New exhibition explores stories of nurses during the Covid pandemic

The display aims to lend insight into the struggles faced by health care staff during the pandemic.

A new exhibition is exploring the stories of nurses during the Covid pandemic.

‘Unmasked: Real Stories of Nursing in COVID-19’ at the Royal College of Nursing in Edinburgh examines the real life experiences of nursing staff and the challenges they faced.

Morag worked in an Emergency department as a senior charge nurse when the pandemic hit in 2020. It’s stories like hers that are being shared.

During her first visit to the exhibition, Morag said one poster in particular stood out to her.

She said: “I love the quote about smiling with your eyes – because somebody said that to me once.”

Many of the memories Morag has from the pandemic she finds difficult to confront.

“I spoke to somebody this morning and said ‘I’ve not thought about it.’ I’ve tried very hard not to think about it, I don’t feel comfortable thinking about it,” Morag said.

Morag, a senior charge nurse during the Covid pandemic, said she related to some of the posters featured in the exhibition.

“I looked at some of the exhibition in here and I find it really confronting and quite difficult to deal with.

“But maybe it will give lots of people some time to think about what they did go through, how difficult it was and how incredible it is that we’ve come out the other side of it.”

The exhibition is designed to explore the real life experiences of nurses during the pandemic and the crucial role they played in caring for others.

For many, the memories are difficult to confront.

The exhibition takes a look at past pandemics and the similarities faced then and now.

It also explores the relationship between heath care workers and their patients and the challenges that arose.

Morag said: “You instinctively want to comfort somebody if you’re a nurse and we weren’t allowed to go too close, we weren’t allowed to touch anybody.

“Every time you did do a procedure you had gloves on, masks, visors – it’s not a normal interaction, it’s a very impersonal, sterile interaction – which it had to be – but it must have been so hard for patients and so sad.”

The exhibition also includes Michael Rosen’s patient diaries.

The famous poet and children’s author contracted COVID-19 in March 2020 and was put into an induced coma for 48 days.

The nurses caring for him kept a diary and wrote letters of hope and support.

Michael Rosen’s patient diaries that features in the exhibition.

It also includes theatre production studio, China Plate’s Humans Not Heroes project which began in 2020 in response to the COVID-19 pandemic.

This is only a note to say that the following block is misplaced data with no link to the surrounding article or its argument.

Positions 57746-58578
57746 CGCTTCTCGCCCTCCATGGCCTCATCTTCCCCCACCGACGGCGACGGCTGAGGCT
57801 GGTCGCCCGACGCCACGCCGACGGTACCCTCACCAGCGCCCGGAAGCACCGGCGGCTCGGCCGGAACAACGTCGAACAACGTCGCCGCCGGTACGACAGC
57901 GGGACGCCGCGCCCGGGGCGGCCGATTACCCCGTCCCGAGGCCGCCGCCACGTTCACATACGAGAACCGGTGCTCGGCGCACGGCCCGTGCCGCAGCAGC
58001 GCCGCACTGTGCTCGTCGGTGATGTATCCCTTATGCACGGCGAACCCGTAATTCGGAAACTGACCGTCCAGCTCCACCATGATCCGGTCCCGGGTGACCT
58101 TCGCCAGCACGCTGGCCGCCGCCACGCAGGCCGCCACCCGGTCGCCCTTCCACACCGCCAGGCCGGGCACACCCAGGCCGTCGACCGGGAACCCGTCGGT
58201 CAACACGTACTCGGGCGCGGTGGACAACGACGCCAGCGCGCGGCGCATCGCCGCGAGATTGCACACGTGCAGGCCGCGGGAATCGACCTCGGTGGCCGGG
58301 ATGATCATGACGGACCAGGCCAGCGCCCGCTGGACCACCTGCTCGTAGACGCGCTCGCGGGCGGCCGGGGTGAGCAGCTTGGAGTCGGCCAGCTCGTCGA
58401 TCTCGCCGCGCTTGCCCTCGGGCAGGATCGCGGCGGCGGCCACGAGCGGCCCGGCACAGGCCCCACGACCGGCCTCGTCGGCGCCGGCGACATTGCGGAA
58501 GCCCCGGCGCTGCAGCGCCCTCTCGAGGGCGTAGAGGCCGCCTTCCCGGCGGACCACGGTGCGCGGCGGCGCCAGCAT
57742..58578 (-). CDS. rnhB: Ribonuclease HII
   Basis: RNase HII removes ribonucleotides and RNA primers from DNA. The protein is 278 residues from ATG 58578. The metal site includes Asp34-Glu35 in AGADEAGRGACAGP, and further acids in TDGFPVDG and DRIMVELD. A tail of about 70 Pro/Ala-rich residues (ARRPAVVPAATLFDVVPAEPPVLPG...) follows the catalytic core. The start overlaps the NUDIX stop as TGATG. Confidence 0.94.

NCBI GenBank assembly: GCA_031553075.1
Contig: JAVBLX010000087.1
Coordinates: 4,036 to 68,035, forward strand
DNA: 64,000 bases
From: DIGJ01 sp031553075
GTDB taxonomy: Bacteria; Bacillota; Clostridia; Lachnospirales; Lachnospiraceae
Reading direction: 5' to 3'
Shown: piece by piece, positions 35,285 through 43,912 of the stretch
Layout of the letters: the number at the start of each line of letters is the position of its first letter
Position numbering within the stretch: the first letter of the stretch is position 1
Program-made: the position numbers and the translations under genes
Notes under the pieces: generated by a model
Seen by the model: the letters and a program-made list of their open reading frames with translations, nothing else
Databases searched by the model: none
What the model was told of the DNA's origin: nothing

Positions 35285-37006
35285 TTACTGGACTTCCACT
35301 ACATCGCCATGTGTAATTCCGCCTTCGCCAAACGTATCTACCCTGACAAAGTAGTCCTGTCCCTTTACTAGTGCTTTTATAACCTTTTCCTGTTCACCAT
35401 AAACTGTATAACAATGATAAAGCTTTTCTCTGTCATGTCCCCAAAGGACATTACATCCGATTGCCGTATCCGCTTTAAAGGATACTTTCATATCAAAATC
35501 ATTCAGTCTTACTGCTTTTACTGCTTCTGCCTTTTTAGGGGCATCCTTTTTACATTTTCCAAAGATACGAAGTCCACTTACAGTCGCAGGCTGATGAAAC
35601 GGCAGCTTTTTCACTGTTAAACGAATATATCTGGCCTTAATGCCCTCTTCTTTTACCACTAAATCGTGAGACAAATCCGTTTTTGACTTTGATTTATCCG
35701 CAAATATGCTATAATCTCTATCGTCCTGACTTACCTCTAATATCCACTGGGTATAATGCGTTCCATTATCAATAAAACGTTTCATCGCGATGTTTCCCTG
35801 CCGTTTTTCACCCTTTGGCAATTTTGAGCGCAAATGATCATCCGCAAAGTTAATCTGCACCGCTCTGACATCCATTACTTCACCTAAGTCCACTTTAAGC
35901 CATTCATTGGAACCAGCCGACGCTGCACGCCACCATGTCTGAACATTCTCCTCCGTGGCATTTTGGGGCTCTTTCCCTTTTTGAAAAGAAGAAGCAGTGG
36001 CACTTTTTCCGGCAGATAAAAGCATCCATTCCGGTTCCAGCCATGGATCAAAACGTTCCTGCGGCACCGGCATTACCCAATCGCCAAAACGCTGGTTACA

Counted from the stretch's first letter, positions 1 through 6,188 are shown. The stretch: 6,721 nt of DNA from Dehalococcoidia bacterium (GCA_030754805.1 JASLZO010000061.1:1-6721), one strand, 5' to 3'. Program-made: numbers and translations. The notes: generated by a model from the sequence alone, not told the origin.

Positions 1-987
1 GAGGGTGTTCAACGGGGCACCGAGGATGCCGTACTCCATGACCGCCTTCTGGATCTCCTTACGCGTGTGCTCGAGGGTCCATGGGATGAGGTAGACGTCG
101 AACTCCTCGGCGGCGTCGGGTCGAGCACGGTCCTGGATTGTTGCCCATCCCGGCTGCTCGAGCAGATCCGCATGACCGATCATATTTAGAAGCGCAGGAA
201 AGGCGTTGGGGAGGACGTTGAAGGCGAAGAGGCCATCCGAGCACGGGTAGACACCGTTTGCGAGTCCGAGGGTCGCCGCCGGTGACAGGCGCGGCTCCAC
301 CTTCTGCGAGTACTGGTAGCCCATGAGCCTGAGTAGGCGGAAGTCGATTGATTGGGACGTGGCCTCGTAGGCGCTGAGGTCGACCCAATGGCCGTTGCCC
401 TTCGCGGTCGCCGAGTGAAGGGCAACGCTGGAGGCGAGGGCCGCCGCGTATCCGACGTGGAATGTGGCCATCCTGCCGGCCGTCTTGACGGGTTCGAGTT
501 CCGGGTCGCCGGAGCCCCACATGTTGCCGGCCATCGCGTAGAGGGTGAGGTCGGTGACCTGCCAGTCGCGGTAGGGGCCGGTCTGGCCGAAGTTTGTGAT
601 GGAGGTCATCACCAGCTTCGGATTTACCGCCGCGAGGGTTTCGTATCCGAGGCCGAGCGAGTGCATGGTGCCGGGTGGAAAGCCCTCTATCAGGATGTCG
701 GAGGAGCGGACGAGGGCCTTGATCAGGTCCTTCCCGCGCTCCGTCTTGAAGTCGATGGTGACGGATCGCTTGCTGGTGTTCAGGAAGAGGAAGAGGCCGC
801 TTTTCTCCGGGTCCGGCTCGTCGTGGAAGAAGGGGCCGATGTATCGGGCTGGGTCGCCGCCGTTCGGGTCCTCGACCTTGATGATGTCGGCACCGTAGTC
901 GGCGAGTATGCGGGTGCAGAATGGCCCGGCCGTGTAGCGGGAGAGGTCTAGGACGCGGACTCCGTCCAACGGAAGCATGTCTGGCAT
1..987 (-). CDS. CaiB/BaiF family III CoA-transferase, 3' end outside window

Visitors will be invited to listen to a series of audio artworks which have been co-created with healthcare workers.

As part of the exhibition programme, China Plate will be running a series of workshops with artist Caroline Horton, inviting RCN members to help create a seventh audio artwork to add to the Humans Not Heroes series and to tell their stories.

Eileen Mckenna, Associate Director for Nursing Policy and Professional Practice at RCN said the exhibition comes as part of a series of exhibitions being held in the RCN library.

She said: “I think it’s important for people to hear the nursing voice and the impact it had in terms of supporting people at a really really difficult time but again the impact that had on their own wellbeing.

“At the beginning of the pandemic I think now, it’s quite unreal to look back and think what was that experience and we all have experiences but I think having no option but to go into what was basically the unknown.”

It’s hoped the exhibition will give nurses a better understanding of what it was like for nurses during this difficult time and ensure their stories will not be forgotten.”

Sian Kiely, Knowledge and Research Manager, RCN Scotland said: “Nursing staff across Scotland’s health and care services supported the country through the COVID-19 pandemic, doing their best in extremely challenging circumstances and often at great personal cost.

“This exhibition is an opportunity to recognise that contribution, to share some of those personal stories and to capture more, so we have a record of the impact on nursing for generations to come.

“We are delighted to be working with China Plate on their Humans Not Heroes project and to be adding voices from Scotland to this important collection.”

The exhibition runs until May 2024.

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